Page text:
- In his diffusion of innovation theory, Everett Rogers describes how a new innovation is gradually adopted by more and more segments of a population. A few innovators create a new concept, which the early adopters promote and endorse. Once the idea reaches the early majority, it becomes a success. Eventually, it is also embraced by the late majority, who eventually also convinces the laggards to see the value of the concept. So where on the adoption curve is the innovation domain now? 15 years after I first caught fire, innovation is a now has talked about by the “late majority”.
- Not only the innovation domain in toto progresses along the adoption curve, but so does —albeit at a much faster pace— the “hot topics” that dominate current research interests and academic debates. For example. at ISPIM, fresh topics appear and get introduced by a few delegates; in the following year, other delegates have picked up some of those topics and ran with them; yet another year later, those topics become central conference themes, attracting many paper contributions and much debate; finally, the once “hot topics” start to lose their glow and brilliance. For example, at ISPIM Stockholm, “digitalization” appeared new on the scene as a fresh topic, “design thinking” plateaued, while formerly hot topics such as “open innovation” or “social innovation” have already lost their appeal.
- As the innovation domain has reached the late majority (or in the business cycle moves from summer into autumn), new topics emerge and vie for leadership: For example, some academics and consultants advocate “establishing firm innovation management standards” and certifying “best innovation practices”. I predict that such new systemic and administrative initiatives on innovation will not meet resistance in well-established, mature corporations. Why? Many executives in bluechip organizations in mature industries have psycho-static mindsets (and tend to profile in TIPS as Systematizers, Organizers or Technocrats). So, they have a natural affinity for initiatives aiming to systematize, standardize, quality-certify and benchmark things — probably even innovation.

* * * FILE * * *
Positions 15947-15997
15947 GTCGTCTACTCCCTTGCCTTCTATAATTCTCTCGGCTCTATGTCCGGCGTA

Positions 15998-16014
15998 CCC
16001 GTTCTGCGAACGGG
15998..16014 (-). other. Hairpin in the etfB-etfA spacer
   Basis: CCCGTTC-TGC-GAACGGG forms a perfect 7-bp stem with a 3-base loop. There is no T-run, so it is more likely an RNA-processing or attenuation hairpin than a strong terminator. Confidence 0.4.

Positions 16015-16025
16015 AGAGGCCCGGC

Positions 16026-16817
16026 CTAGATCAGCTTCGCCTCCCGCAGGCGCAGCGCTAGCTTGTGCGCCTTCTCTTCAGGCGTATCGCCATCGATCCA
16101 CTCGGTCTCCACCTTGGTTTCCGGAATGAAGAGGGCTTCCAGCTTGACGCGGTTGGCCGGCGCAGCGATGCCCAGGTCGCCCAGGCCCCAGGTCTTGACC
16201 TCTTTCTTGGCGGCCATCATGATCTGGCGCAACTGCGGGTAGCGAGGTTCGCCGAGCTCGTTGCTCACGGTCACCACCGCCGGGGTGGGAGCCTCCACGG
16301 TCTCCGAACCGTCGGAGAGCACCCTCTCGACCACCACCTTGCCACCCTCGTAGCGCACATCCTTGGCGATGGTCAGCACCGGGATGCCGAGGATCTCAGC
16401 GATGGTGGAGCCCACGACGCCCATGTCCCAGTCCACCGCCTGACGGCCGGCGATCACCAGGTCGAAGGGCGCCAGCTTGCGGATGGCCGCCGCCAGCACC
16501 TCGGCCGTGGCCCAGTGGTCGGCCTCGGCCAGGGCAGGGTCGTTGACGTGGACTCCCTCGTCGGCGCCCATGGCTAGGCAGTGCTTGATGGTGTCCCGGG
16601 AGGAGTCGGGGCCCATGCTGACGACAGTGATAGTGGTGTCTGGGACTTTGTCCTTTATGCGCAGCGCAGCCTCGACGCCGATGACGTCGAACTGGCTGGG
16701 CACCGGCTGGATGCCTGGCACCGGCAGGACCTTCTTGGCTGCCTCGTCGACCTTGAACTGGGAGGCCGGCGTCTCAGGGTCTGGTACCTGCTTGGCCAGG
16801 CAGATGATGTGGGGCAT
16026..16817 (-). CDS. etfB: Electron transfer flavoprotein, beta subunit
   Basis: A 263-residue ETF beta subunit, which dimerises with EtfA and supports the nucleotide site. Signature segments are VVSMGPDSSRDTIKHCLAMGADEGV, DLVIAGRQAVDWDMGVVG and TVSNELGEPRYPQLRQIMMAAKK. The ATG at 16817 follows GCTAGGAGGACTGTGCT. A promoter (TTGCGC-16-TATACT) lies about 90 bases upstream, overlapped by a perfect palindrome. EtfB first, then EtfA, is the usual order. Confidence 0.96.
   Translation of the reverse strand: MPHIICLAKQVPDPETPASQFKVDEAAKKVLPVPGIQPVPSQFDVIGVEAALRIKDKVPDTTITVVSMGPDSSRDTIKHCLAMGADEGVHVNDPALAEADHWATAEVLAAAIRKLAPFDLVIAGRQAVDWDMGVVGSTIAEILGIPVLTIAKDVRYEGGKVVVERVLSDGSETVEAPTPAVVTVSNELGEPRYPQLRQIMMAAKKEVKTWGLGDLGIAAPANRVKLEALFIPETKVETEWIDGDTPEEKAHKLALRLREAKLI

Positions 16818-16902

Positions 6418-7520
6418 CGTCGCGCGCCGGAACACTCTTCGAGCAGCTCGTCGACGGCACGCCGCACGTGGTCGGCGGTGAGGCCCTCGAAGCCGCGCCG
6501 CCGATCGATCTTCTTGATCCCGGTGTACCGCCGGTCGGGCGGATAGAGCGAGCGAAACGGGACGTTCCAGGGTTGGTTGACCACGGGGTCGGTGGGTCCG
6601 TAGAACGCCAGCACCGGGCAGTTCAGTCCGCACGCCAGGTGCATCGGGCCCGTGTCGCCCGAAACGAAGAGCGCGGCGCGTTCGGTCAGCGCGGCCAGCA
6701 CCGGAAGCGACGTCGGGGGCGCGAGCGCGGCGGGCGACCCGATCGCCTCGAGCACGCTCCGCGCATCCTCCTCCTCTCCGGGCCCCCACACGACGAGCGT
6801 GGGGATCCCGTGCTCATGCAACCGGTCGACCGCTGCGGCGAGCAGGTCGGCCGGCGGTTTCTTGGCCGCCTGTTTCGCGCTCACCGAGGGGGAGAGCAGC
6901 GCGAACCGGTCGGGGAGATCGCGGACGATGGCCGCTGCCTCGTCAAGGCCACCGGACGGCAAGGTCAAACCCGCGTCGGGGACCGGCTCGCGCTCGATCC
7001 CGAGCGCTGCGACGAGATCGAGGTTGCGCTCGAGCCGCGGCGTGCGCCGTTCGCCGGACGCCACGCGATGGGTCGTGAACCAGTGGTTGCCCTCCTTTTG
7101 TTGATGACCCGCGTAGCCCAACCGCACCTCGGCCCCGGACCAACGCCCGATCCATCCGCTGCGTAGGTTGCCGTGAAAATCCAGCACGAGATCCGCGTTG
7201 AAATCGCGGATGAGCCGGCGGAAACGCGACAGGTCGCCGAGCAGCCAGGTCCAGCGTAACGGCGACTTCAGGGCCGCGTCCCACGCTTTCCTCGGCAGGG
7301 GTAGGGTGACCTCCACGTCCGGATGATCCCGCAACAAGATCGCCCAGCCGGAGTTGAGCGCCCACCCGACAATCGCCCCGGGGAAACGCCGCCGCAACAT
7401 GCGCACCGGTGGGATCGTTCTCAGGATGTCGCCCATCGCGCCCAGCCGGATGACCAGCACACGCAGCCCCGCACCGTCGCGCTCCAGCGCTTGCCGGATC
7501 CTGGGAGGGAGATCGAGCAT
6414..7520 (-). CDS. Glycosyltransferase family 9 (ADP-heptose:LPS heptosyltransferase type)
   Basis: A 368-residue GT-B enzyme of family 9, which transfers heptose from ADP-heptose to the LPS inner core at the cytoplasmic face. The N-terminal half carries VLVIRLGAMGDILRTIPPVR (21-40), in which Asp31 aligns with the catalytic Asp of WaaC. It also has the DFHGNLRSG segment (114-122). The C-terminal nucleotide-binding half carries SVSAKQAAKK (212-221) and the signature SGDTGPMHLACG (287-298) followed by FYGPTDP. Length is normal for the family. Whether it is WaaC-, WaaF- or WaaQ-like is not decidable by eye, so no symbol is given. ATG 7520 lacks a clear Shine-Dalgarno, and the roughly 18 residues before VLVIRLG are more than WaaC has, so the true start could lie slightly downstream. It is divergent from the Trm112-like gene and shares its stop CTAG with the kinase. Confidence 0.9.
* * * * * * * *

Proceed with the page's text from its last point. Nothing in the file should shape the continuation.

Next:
So how do I personally feel about all of this? I am deeply passionate about creativity and innovation. So, I am happy to see how much the innovation domain has grown in importance. Moreover, as a creative person, I acknowledge that as many roads lead to Rome, there are many pathways to reach innovation. At the same time, I am a fervent advocate of more fluid innovation methods and tools to arrive at tangible innovation results.
Clearly, innovation has come of age. It’s hot, growing in importance and scope, and even shows initial signs of solidifying — of becoming an established domain in business. Together, these factors have attracted an increasing number of players in the innovation field advocating a myriad of different approaches, methods, platforms and events that promise to bring you into innovation heaven.
As an industry, innovation has become big business. But in view of an ever growing number of innovation methods and tools, events and conferences, academics and consultants contesting for “the innovation dollar”, a company eager for producing innovation may wonder: “What’s the best approach to get good returns from our innovation investment?” Let’ see. In the end, it will all come down to what approaches are able to produce tangible innovation results, and what impacts those make on customers.
Have you become interested to become part of ISPIM? Do you agree —or disagree— with my views? Or are you interested to learn more about TIPS or our other innovation methods that we suggest using to produce innovation results? We like to hear from you. Contact us and tell us more about you and how we may help you.
© Dr. Detlef Reis 2018